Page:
Financial benefit is greatest for men from lower socio-economic groups or from families from lower levels of incomeThe rate of return to the individual would be expected to rise from 12.1% to 13.2% following changes to the student finance package arising from the introduction of variable tuition feesThe benefits associated with HE qualifications increase as graduates get olderGraduates are more likely to be employed compared to those with the next highest qualification and are more likely to return to employment following periods in unemployment or economic inactivitySignificant costs associated with higher education are borne by the state
“We already know that graduates in the UK enjoy one of the highest financial returns of any OECD country. This report provides evidence that despite the expansion of higher education, the graduate premium has been maintained. Higher education is still clearly a worthwhile investment for the individual.
All the evidence suggests that the direct economic importance of higher education will continue to grow in the future. The future expansion of student numbers, domestic and international, the development of knowledge transfer activities as well as a substantial volume of research all point in the same direction. Such activity depends on a continuing mix of public and private investment in the sector.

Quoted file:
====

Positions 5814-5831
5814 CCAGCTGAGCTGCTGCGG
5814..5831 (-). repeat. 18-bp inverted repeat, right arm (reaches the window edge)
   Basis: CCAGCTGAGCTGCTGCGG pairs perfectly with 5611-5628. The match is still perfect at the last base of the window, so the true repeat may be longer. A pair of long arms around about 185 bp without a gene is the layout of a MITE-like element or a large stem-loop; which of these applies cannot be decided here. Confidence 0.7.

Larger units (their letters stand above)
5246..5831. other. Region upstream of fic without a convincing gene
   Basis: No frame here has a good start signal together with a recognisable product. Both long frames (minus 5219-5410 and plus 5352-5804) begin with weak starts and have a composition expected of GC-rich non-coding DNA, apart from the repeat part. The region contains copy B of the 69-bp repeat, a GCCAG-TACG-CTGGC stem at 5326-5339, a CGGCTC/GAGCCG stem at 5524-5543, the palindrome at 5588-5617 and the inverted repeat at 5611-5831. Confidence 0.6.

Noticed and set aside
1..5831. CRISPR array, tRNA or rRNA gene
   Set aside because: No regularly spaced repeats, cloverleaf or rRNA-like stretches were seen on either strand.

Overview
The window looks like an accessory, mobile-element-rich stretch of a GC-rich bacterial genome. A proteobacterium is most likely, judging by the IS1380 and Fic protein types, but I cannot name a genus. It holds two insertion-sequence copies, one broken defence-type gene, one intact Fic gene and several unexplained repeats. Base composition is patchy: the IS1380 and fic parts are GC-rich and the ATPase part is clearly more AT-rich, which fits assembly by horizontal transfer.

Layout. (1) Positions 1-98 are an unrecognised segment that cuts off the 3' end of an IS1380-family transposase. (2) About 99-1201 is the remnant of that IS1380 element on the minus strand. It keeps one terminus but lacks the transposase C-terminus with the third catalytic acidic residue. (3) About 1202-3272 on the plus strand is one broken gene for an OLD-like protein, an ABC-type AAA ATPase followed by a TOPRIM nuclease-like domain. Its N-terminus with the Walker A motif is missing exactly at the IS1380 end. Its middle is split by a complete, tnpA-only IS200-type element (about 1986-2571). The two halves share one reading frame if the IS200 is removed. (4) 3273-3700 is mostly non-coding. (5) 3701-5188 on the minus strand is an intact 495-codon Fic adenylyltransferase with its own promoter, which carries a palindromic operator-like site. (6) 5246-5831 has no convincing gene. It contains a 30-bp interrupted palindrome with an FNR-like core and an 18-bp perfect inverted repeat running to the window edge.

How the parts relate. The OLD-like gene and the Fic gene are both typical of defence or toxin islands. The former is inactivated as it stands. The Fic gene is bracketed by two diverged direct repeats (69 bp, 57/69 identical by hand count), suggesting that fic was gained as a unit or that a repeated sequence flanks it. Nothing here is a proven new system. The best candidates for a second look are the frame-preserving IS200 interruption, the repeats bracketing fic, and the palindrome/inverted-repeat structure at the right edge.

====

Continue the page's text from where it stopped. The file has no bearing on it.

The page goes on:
Income from private sources now amounts to 27% of all higher education income and this figure will increase significantly with the introduction of variable tuition fees. It is equally clear that public investment will continue to play a vital role in the development of the sector. It is evident from the findings of this report that such investment has a direct economic impact on the UK economy as well as maintaining the health of the sector.